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Pakistan floods: urgent need for long-term strategies to prevent disease outbreaks

Public health epidemiologist Ruwan Ratnayake, who has previously worked for the World Health Organization and International Rescue Committee during cholera outbreaks in Haiti, South Sudan and Chad, comments on the importance of surveillance and response to prevent and control disease outbreaks in Pakistan.
Ruwan Ratnayake quote card

Pakistan is one of the most epidemic-prone countries in the world, with ever-present outbreaks of dengue, malaria, and the persistence of poliomyelitis transmission. Now, unprecedented flooding due to deadly monsoon rains is burdening 33 million of the country’s 222 million population.

Flooding persistently exposes populations to standing water and leads to pervasive faecal contamination in wells and drinking water. This promotes the emergence of waterborne diseases including cholera, hepatitis E, and typhoid, giving rise to large-scale outbreaks that are very difficult to control.

Less appreciated is the sustained and sometimes delayed effects of flood damage on the proliferation of animal and insect vectors, leading to the emergence of leptospirosis (via rodents) and stimulating the transmission of mosquito-borne diseases, such as dengue and malaria.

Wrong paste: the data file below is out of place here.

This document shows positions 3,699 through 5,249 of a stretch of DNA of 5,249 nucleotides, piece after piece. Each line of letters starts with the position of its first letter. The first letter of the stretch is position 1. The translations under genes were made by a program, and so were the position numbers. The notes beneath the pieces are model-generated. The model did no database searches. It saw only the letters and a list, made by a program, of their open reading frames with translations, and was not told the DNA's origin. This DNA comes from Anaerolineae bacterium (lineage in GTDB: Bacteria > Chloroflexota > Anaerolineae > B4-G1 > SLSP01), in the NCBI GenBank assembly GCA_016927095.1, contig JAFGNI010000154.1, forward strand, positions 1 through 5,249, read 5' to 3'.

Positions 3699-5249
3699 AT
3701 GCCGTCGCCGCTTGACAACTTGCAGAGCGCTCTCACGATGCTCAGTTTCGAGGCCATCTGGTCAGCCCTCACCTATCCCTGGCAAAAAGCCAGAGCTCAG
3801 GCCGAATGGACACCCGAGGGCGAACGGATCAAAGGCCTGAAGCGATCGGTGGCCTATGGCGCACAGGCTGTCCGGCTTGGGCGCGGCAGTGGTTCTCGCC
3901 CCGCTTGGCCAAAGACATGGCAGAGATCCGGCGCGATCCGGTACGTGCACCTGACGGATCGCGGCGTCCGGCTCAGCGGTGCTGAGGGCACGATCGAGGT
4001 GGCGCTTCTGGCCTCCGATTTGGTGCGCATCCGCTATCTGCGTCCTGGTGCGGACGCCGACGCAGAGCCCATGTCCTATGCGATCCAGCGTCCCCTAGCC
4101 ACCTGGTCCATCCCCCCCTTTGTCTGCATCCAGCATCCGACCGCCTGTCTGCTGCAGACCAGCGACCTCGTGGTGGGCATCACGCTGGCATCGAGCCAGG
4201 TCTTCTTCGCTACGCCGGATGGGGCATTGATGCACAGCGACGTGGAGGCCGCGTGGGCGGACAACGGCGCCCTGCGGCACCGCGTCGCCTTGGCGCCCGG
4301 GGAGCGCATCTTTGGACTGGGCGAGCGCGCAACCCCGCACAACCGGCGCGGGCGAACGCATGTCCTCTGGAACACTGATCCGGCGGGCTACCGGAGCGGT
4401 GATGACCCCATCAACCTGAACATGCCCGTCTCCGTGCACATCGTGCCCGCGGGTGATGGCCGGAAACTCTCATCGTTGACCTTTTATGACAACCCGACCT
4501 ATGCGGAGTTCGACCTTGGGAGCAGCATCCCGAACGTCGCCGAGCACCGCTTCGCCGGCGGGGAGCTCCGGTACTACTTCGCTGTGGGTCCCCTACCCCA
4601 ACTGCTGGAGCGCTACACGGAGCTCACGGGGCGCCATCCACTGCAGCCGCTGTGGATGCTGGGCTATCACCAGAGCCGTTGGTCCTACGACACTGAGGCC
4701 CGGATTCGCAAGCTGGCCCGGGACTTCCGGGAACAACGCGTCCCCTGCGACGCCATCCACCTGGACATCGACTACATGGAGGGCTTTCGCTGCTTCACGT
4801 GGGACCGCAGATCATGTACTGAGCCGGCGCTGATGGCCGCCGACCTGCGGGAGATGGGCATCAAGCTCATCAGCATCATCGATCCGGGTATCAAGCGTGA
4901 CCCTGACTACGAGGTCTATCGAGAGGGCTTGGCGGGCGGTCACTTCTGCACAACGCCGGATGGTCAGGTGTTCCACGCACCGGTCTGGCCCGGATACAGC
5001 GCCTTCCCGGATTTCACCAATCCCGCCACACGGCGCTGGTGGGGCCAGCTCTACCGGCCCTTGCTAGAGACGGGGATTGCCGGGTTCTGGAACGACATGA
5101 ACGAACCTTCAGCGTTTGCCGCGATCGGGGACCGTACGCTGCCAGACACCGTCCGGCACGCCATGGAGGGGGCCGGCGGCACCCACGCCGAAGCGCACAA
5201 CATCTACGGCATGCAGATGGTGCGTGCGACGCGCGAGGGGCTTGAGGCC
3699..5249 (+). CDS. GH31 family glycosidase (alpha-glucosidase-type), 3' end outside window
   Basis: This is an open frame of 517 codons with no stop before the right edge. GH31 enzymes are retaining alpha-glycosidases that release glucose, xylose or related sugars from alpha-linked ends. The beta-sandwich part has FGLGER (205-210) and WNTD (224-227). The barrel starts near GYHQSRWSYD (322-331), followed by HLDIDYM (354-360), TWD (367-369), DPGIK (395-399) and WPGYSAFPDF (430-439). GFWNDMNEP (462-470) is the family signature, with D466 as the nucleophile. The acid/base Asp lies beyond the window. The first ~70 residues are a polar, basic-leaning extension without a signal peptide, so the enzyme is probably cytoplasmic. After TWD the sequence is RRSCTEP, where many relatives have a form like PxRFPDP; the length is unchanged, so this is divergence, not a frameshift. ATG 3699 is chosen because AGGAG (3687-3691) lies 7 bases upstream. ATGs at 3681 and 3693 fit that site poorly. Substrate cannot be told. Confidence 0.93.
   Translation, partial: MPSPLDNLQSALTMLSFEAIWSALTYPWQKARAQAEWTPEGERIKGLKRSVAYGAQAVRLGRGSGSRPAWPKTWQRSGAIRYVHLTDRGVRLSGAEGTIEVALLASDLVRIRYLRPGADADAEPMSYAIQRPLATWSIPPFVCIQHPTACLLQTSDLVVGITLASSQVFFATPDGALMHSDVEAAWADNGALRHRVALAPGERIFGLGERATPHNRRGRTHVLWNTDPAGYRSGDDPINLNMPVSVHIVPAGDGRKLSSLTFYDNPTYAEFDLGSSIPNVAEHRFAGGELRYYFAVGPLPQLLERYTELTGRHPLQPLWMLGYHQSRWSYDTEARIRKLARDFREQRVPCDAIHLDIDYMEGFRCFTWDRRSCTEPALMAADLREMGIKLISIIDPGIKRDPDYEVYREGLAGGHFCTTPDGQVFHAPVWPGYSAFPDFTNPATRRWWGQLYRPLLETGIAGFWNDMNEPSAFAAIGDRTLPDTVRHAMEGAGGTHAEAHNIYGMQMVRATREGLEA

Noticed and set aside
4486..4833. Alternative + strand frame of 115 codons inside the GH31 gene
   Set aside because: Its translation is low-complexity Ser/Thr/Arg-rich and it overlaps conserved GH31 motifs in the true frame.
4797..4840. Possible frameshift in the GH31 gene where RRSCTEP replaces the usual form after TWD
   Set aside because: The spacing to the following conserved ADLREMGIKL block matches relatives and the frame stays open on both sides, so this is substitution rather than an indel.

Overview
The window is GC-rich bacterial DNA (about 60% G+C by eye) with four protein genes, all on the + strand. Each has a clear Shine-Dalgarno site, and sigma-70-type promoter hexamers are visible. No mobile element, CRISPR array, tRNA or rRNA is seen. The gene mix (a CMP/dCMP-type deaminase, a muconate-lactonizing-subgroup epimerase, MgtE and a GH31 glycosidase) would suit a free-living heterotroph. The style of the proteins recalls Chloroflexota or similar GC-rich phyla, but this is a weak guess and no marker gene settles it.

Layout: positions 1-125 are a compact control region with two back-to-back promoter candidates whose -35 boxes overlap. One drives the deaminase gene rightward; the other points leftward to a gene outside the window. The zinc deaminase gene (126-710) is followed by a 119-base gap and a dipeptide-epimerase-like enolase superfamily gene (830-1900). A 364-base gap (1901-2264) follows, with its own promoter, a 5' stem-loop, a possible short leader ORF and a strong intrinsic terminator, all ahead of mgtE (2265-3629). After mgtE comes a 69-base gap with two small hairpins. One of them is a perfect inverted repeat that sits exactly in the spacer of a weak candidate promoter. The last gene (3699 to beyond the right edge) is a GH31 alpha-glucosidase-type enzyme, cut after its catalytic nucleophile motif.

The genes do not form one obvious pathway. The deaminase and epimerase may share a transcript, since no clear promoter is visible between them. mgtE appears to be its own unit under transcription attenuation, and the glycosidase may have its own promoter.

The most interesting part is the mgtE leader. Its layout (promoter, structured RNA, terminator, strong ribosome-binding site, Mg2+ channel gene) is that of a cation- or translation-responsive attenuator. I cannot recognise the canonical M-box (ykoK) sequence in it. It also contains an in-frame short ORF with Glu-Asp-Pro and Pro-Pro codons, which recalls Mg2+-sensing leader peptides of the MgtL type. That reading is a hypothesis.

Overcrowding in makeshift displacement sites will likely increase the risk of transmission of common acute respiratory infections, meningococcal disease, leishmaniasis, and vaccine-preventable diseases (namely, measles).

In Pakistan, epidemics will remain difficult to control as the flood waters will take months to recede and result in constant exposure and disruption to disease control efforts. The swift resettlement of internally displaced persons (IDPs) into shelters, an obvious priority, will make it easier to conduct disease control, though it brings other risk factors like overcrowding.

As new settlements are established, the national Disease Early Warning System (DEWS), which was very effective in providing consistent surveillance, rapid detection of outbreaks and response during the floods in 2010, should be reinforced to respond rapidly to outbreaks and provide insight into the evolving epidemiology of the situation.

Increasing water availability and quality is critical for prevention of waterborne disease outbreaks while the anticipated near-total disruption of disease control systems – including case-finding and routine and mass vaccination for measles and poliomyelitis – should stimulate all opportunities to conduct mass vaccination campaigns in hard-to-reach, IDP communities as soon as possible. Our ongoing operational research is relevant here – concerning the reinforcement of epidemic surveillance when surveillance is disrupted using the knowledge and access of community health workers, and developing emergency surveillance and rapid response mechanisms for emerging cholera outbreaks.

Given the scale and the sustained length of the flooding, Pakistan will require an even more comprehensive approach to surveillance and response of epidemic-prone disease outbreaks, a strategy for long-term prevention of outbreaks and endemic disease among displaced populations, and the resumption of critical polio and other disease control programmes. It goes without saying that Pakistan will need ample humanitarian support to do so.

 

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